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Ancient Chinese Clothing (Chinese Traditional Style Dress)
In ancient society people lived in crude caves, naked. During the New Stone Age they invented bone needle and began to sew simple winter dress with leaves and animal skins. With the development of the society, people were engaged in agriculture and they started to spin and weave, even sewed coats with linen.

In the class society, dress became the token of social status. It was from the Xia and Shang Dynasties that dress system came into being in China. In the Zhou Dynasty, the system was perfected. From then on the distinctions as to color, design and adornment of dress were strictly made among the emperor, officials and the common people.

China is a multi-national country. Each nation has a traditional culture of its own. The mutual support and inspiration among different nationals made Chinese dress more plentiful and glorious.

During the Sui and Tang Dynasties, the economy boomed and people led a quiet life. People from different countries gathered in Changan and Luoyang to promote the international cultural exchange. Particularly the culture of middle Asia deeply influenced Chinese dress system.

On the other hand the ideology also directly influenced dress and adornment. During the Warring States period, many vassal states were competing with each other, hence the patterns of dress and adornment became diversified. During the Sui and Tang, the unity of ancient China and the prosperity of economy brought about new thoughts, and the dress became splendid, particularly the decolIetage appeared. Because of the intensity of the feudal ideology, the patterns of dress and adornment gradually became conservative from the Song and Ming Dynasties. Influenced by western cultures, the designs were more fitting and tasteful from late Ming.

The patterns of ancient dress were classified into two groups:"coat-and-skirt" and "one- piece". "Coat-and-skirt" were mainly worn by women and "one-piece" by men.

Stringent rules are made for the color of ancient dress and adornment. Yellow is the most valuable color as a symbol of center. Green, red, white and black symbolize the East, the South, the West and the North respectively. Green, red, black, white and yellow are pure colors applied by the emperors and officials. The common people could only apply the secondary colors. With the development of the society, the colors of the dress, which are more harmonious and form a partial contrast, replace that of remote ages, which was very simple. These changes make the dress and adornment splendid.

The geometrical patterns, the pictures of animals and plants were widely adopted on ancient dress and adornments. Before Shang and Zhou, the patterns were primitive, succinct and abstract. After Zhou the patterns became much neater. The compositions were balanced and symmetric. During the Tang and Song more attentions were paid to the compositions. From the Ming and Qing Dynasties most of the patterns were realistic, and the flowers, animals and mountains-and-waters were all really true to life.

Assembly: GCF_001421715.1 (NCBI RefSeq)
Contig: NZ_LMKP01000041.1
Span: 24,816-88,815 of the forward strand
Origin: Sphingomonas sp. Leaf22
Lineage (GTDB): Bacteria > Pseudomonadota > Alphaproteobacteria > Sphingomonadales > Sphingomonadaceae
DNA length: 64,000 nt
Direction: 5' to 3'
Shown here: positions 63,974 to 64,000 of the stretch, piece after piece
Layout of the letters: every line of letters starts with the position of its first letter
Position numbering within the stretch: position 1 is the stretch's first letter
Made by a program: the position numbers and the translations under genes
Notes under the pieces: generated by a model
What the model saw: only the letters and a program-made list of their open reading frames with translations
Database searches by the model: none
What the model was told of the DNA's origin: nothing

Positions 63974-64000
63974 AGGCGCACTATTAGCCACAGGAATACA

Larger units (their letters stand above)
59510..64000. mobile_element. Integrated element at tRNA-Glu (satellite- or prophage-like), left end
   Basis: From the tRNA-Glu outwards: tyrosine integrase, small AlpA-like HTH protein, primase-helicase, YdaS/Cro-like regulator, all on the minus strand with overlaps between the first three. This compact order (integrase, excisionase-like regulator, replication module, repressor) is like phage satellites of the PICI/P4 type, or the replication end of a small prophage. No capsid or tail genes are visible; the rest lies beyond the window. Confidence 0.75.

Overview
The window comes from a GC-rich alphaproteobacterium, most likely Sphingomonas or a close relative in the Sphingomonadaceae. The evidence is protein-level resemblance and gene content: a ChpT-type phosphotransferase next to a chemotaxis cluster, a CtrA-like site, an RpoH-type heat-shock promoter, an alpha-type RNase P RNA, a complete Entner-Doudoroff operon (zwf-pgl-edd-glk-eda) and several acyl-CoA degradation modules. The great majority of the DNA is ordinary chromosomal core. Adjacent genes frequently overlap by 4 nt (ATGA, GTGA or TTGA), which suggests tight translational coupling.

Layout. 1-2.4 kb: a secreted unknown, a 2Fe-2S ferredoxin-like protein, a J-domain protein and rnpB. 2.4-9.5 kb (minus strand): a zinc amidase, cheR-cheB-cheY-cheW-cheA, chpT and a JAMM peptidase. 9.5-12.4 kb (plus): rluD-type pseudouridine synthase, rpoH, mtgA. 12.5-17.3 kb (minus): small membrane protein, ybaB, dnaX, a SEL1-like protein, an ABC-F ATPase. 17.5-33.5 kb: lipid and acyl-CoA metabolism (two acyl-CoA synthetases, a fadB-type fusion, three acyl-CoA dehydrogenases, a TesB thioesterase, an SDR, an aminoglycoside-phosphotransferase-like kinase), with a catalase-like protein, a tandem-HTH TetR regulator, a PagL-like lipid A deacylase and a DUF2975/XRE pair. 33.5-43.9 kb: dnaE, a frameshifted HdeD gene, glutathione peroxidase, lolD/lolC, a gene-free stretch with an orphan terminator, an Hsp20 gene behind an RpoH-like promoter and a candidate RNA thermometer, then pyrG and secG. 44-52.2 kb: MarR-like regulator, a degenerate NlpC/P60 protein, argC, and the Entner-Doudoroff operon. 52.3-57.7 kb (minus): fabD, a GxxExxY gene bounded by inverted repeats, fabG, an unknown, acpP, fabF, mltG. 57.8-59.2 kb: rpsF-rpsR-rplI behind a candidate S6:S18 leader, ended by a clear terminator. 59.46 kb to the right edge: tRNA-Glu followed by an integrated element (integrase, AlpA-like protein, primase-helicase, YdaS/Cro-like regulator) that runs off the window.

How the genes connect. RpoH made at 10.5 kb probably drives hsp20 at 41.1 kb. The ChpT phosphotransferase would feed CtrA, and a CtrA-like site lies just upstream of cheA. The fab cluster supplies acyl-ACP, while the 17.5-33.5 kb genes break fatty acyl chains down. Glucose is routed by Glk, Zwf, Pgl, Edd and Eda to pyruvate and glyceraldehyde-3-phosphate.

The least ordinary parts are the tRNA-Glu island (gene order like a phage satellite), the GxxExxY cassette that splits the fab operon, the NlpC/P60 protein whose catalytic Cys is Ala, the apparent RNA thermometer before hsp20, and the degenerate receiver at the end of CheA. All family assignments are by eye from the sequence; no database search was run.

The articles of clothing of past dynasties are one chapter of Chinese long history and culture. They are not only the reflection of the politics and economy of a given society, but also the great contributions for world civilization.

An outstanding characteristic of traditional Chinese clothing is not only an external expression of elegance, but also an internal symbolism. Each and every piece of traditional clothing communicates a vitality of its own. This combination of external form with internal symbolism is clearly exemplified in the pair of fighting pheasant feathers used in head wear originating in the battle wear of the Warring States period (475-221 B.C.). Two feathers of a ho bird (a type pheasant good at fighting) were inserted into the head wear of warriors of this period to symbolize a bold and warlike spirit.

Archaeological findings of 18,000 year-old artifacts such as bone sewing needles and stone beads and shells with holes bored in them attest to the existence of ornamentation and of sewing extremely early in Chinese civilization. Variety and consistency in clothing were roughly established by the era of the Yellow Emperor and the Emperors Yao and Shun (about 4,500 years ago). Remains of woven silk and hemp articles and ancient ceramic figures further demonstrate the sophistication and refinement of clothing in the Shang Dynasty (16th to 11th century B.C.).